20 July 2009

Signal to Noise ratio

This post is from my Summer Research summary which can be found here. Its long and probably a bit boring to many of you, but if you are interested in how I've been spending my time, check it out. I am only publishing this because I am proud of the analogy about "Where's Waldo" and wanted to share that with a broader audience. I had to post all of it, because the analogy alone wouldn't make any sense without some background.

Any time I hear this phrase (Signal to Noise Ratio), I always think of the guy who once came to my house to work on my cable service. He told me they can sit in their truck and measure the amount of background noise that is leaking from bad connections or improperly insulated wires. They even once told me the signal was turned up/amplified too much which was causing my On Demand problems. (it generally wouldn't work and kept giving some sort of error code)

In particle physics, when you talk about signal to noise, you are not too far away from this same idea. During particle collisions, there are processes that occur in which we are not really interested. This is called background. That doesn't mean its not important, it simply means for the particular process at which you are looking, its just not something you want to observe. You would like for your detector to measure this background so that you can then calculate a value for it and subtract it from the actual signal. If you tune out all of the background, you won't get an accurate depiction of the event in which you are interested. The signal is a value which is predicted (theoretically) by the Standard Model and can be verified (with a particle accelerator) experimentally. If you know the value of your signal, and by know I mean verify a theoretical prediction experimentally, you can then go on to look for new physics above and beyond the energy level at which you are working.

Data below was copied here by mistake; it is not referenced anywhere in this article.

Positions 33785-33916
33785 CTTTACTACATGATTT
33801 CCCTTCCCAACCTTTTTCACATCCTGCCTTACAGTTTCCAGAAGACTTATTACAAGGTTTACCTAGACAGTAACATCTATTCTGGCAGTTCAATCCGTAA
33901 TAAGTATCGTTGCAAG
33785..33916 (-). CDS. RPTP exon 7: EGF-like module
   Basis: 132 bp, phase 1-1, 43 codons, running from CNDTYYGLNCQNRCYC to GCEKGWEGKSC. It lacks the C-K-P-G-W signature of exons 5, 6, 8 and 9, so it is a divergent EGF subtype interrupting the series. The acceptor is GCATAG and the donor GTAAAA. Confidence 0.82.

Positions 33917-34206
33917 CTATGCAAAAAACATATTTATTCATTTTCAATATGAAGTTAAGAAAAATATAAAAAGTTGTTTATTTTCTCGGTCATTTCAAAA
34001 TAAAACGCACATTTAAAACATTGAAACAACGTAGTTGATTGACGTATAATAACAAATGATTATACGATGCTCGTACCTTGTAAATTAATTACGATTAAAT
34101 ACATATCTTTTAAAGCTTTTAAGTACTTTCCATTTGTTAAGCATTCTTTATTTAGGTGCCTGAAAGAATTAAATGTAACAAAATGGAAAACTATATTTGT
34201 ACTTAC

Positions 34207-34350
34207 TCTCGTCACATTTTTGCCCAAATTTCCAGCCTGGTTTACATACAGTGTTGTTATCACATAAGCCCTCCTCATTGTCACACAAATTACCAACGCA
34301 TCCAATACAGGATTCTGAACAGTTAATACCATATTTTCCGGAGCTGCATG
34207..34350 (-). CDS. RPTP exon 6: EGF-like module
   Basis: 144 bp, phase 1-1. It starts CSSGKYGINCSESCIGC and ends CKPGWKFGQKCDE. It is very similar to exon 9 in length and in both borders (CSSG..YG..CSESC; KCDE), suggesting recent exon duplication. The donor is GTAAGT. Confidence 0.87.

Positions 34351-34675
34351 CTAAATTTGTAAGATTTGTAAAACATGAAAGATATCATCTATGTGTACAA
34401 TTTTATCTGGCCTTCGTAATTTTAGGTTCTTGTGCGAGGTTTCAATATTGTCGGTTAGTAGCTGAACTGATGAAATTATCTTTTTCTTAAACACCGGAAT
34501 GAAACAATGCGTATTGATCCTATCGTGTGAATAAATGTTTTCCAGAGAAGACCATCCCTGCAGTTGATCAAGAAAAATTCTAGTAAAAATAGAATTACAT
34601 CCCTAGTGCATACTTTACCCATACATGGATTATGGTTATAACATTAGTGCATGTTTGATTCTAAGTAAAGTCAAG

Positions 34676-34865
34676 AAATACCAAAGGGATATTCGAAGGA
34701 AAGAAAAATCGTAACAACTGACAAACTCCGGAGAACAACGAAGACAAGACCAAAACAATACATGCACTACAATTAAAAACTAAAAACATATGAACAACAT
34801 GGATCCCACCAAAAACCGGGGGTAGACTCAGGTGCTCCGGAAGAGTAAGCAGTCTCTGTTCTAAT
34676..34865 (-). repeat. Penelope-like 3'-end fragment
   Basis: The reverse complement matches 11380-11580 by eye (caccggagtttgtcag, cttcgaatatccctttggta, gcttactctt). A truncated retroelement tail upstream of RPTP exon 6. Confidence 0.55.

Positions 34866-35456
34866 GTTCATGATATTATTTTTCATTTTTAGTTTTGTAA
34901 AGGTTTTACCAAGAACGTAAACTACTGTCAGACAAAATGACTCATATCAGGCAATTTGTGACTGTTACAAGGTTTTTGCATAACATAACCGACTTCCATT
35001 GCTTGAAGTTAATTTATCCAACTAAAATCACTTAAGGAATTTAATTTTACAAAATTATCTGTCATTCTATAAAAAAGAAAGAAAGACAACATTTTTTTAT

While driving from Oklahoma City to Stillwater, I had an epiphany on how to explain the concept of "signal to noise ratio". Think about the popular children's books and games called "Where's Waldo?" Remember those? (try it by double clicking the picture to find Waldo) You stare at a picture looking for a goofy-faced kid who is wearing a red and white striped sweater with a similarly-colored knit cap. You look and look and look until finally he pops out of the background, plainly obvious and you wonder "why didn't I seem him sooner?" The key is the red and white striped sweater. If not for that, it would be nearly impossible for you to see Waldo. He would blend into the background.This is especially true as you advance to harder and harder levels of the game. There are more and more people in the picture, therefore Waldo is harder and harder to spot.

Studying the Z boson, as we are, is the "putting on of the sweater". We are painting a better picture of what the signal, the actual Z boson looks like. When we advance to the next level of the game, i.e. searching for the Higgs, we will have a better understanding of what the background looks like so scientists may then look at whats left and determine whether there is evidence for the Higgs or not. If not, the Standard Model will have to be revised.

Let me know what you think and as usual, thanks for reading.


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